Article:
Hiring people with disabilities makes sound business sense, says Government

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A COLLEGE student with cerebral palsy has bagged himself a job and is urging more employers to look positively at applications from people with disabilities.

Twenty-year-old Jake Andrews, whose condition affects his movement and balance, was put in touch with companies looking to recruit apprentices after being accepted on to a course run by Shipley College.

Jake applied for 40 jobs, and his perseverance paid off when, after two interviews, he was finally offered him an apprenticeship by Saltaire-based AdviserPlus. He works four days a week in its learning and development department and spends the other day at college.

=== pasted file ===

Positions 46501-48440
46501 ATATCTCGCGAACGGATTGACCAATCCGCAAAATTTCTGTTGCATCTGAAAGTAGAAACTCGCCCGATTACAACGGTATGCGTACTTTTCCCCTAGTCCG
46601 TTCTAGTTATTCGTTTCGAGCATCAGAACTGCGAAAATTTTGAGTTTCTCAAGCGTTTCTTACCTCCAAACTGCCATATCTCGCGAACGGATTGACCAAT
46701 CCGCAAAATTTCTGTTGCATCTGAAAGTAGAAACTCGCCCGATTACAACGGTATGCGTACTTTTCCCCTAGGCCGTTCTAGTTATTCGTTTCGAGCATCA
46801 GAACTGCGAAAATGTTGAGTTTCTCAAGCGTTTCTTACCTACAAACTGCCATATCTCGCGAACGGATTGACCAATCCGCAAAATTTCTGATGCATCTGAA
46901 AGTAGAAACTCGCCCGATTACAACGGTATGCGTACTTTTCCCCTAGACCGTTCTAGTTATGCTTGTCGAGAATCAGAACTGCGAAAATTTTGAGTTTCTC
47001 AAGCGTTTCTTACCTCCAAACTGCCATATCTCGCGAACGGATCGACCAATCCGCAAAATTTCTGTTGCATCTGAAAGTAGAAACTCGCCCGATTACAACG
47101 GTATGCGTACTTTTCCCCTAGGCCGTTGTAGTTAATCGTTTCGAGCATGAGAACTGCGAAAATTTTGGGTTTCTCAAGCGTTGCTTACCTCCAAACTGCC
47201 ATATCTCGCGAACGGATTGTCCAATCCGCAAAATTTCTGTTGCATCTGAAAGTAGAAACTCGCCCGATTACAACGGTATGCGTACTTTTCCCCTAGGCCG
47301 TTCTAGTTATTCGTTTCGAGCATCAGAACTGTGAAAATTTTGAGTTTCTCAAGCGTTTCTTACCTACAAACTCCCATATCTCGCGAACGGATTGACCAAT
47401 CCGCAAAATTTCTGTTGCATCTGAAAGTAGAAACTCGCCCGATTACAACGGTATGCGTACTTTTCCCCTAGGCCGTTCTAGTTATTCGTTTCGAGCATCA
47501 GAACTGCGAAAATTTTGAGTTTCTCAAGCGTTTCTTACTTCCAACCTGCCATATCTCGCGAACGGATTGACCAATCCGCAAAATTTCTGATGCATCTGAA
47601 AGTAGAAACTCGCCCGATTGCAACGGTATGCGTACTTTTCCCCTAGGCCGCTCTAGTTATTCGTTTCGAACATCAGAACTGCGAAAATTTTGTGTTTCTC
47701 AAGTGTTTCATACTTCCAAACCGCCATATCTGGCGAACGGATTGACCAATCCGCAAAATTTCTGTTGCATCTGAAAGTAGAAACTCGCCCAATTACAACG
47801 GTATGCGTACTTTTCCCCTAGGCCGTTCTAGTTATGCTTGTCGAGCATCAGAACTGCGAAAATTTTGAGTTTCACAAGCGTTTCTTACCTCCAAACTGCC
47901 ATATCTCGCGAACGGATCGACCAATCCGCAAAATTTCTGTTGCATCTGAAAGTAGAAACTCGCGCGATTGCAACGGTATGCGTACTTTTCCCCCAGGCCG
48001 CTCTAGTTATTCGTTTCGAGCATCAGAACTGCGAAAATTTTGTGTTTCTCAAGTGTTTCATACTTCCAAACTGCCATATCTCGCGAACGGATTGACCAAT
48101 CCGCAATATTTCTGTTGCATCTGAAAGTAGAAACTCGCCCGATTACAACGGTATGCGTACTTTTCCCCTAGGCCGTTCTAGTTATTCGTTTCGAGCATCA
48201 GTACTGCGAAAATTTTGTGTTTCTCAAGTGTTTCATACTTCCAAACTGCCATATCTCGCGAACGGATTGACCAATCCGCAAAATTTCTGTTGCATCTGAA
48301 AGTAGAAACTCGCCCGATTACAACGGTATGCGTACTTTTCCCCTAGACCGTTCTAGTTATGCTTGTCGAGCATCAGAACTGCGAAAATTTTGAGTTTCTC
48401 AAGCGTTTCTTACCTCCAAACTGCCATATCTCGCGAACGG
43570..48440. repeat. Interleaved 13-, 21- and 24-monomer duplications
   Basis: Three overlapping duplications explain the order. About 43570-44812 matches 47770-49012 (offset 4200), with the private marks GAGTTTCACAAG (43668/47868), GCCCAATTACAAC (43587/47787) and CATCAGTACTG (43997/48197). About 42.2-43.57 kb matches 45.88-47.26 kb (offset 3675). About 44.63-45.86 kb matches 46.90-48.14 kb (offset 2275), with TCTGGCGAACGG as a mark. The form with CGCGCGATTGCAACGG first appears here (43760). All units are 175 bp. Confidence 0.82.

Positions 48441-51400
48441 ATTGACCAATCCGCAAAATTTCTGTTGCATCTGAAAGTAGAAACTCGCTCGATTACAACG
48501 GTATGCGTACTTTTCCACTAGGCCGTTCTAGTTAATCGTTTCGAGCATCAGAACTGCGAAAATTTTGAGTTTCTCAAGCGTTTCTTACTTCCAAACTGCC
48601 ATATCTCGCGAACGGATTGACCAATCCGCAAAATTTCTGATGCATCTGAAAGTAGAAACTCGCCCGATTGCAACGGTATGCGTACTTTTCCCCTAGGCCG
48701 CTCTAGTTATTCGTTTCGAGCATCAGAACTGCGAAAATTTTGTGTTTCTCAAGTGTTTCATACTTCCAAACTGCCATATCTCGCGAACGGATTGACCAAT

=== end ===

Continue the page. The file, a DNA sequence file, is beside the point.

“Apprenticeships are a really good way of getting disabled and young people the experience they need and helps with their prospects of employment,” he said.

“I didn’t feel that I had too much work pushed on me at the beginning, but have made progress, gradually getting more and more responsibility. It’s a great company to work for; there’s a lot of room for growth and improvement.”

Jake’s apprenticeship fits into a wider Government campaign to encourage employers to think positively about the prospect of employing disabled people. Disability Confident, which was launched last July, aims to convince businesses that employing people with disabilities makes sound business sense.

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